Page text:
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Could we use the Galoob Toys vs Nintendo case to fight this?

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TerraMuncher
  • TerraMuncher

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#1

Posted 17 June 2017 - 10:26 AM

The District Judge at the time concluded that 'Because of the technology involved, owners of video games are less able to experiment with or change the method of play, absent an electronic accessory such as the Game Genie.' and 'Having paid Nintendo a fair return, the consumer may experiment with the product and create new variations of play, for personal enjoyment, without creating a derivative work.'.

 

Could that case be used as a legal precedent to fight Take-Two? I am not in any way qualified in Law, but just wondering and trying to help.

 

Link: https://scholar.goog...s=1&oi=scholarr

 

Yours sincerely,

TerraMuncher

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Hans-Hermann Hoppe
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#2

Posted 17 June 2017 - 05:01 PM

Remember, even if you're in the right, lawyer expenses are f*cking expensive, and you're likely to lose against a multi-billion dollar company anyhow.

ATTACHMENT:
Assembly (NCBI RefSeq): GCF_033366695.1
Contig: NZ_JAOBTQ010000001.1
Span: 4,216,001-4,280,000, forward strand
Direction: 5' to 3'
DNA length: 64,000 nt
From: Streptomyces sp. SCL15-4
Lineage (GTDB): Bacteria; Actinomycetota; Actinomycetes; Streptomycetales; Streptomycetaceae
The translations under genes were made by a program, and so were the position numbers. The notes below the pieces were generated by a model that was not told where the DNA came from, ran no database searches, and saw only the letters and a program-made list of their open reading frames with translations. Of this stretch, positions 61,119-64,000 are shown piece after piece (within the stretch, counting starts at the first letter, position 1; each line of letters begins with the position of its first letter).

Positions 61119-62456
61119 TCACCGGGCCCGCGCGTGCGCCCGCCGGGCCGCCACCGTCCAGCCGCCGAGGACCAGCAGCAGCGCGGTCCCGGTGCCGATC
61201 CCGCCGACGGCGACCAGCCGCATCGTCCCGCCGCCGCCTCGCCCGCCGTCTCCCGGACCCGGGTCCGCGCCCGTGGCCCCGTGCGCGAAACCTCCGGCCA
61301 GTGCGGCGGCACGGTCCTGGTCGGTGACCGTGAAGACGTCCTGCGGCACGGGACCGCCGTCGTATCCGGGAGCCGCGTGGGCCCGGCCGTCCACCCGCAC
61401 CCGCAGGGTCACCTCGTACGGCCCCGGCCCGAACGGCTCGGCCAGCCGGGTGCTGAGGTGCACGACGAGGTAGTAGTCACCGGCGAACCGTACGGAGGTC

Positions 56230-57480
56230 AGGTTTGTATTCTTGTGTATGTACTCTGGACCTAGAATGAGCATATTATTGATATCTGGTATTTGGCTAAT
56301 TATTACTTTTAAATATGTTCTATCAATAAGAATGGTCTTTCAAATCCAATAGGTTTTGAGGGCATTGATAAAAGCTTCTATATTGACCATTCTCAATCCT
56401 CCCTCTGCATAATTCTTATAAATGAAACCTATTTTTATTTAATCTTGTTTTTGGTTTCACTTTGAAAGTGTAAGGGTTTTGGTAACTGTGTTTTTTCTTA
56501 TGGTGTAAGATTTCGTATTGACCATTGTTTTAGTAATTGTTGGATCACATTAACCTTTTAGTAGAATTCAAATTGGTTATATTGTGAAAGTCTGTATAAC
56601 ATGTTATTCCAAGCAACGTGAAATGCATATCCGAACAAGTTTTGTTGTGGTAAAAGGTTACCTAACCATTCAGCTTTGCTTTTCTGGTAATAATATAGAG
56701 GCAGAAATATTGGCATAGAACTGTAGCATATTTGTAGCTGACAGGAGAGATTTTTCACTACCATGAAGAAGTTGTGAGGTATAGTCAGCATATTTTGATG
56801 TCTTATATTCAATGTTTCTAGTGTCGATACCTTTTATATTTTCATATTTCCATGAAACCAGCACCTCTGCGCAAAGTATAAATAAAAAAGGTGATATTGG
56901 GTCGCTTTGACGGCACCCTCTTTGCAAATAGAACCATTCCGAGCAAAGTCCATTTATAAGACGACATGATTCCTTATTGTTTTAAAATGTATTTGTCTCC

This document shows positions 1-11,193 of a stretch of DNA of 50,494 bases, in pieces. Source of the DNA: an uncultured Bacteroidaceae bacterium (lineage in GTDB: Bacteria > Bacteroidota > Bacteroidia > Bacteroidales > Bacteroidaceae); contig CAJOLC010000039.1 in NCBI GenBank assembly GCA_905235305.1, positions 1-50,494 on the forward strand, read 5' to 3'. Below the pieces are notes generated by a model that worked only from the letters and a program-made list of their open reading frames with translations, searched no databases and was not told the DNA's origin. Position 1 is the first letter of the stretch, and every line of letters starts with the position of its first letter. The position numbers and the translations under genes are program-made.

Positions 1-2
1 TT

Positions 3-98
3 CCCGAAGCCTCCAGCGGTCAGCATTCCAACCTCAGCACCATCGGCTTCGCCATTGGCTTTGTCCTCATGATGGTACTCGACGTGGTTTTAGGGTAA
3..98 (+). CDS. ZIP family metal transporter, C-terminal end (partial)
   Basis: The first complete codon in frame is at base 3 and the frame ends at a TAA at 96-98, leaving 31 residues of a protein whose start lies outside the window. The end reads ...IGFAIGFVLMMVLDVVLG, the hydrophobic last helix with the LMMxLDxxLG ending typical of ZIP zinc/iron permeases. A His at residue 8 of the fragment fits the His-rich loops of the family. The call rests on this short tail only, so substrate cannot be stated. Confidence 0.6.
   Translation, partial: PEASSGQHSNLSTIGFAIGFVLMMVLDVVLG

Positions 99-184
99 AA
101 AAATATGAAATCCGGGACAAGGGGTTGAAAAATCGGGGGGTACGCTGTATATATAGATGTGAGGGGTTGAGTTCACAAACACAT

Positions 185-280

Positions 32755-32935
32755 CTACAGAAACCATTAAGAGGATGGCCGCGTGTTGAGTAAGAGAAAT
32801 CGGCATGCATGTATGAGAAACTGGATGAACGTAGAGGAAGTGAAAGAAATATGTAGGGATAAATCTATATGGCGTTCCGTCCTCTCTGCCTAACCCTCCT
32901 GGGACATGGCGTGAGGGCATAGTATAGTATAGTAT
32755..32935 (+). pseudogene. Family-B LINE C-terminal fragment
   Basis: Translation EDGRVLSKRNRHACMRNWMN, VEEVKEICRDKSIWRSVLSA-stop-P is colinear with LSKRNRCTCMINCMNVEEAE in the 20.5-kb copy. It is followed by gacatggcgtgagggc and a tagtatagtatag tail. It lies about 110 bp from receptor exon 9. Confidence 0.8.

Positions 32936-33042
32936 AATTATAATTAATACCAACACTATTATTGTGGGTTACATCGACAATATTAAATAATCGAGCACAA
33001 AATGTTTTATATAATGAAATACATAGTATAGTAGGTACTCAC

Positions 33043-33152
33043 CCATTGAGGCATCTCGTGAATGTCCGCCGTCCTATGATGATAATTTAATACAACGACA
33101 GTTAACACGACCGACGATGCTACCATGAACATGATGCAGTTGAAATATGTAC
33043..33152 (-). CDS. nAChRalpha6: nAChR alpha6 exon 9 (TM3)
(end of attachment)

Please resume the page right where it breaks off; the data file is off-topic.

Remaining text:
TerraMuncher
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#3

Posted 17 June 2017 - 07:06 PM

Remember, even if you're in the right, lawyer expenses are f*cking expensive, and you're likely to lose against a multi-billion dollar company anyhow.

 

True, just hoping that there might be a way to stick it to them - T2 might eventually go back on the decision if enough backlash happens, like Bethesda did with paid mods a few years ago.


Jimbatron
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#4

Posted 18 June 2017 - 03:31 PM

There may very well be legal precedents that may help, however, you'd need the time (possibly years) and the money (possibly millions) to get into a court battle with a giant like Take2 and win.

I don't, and I guess the Open IV team don't either.

If someone does though, potentially they could still challenge the decision on the Open IV teams behalf potentially.

A word of warning re precedents, I haven't read the above, anything related to computer games NOT involving micro transactions would probably get thrown out easily. Whilst we all know the Open IV team weren't messing with GTAO, that doesn't stop Take2 from adopting that angle legally.




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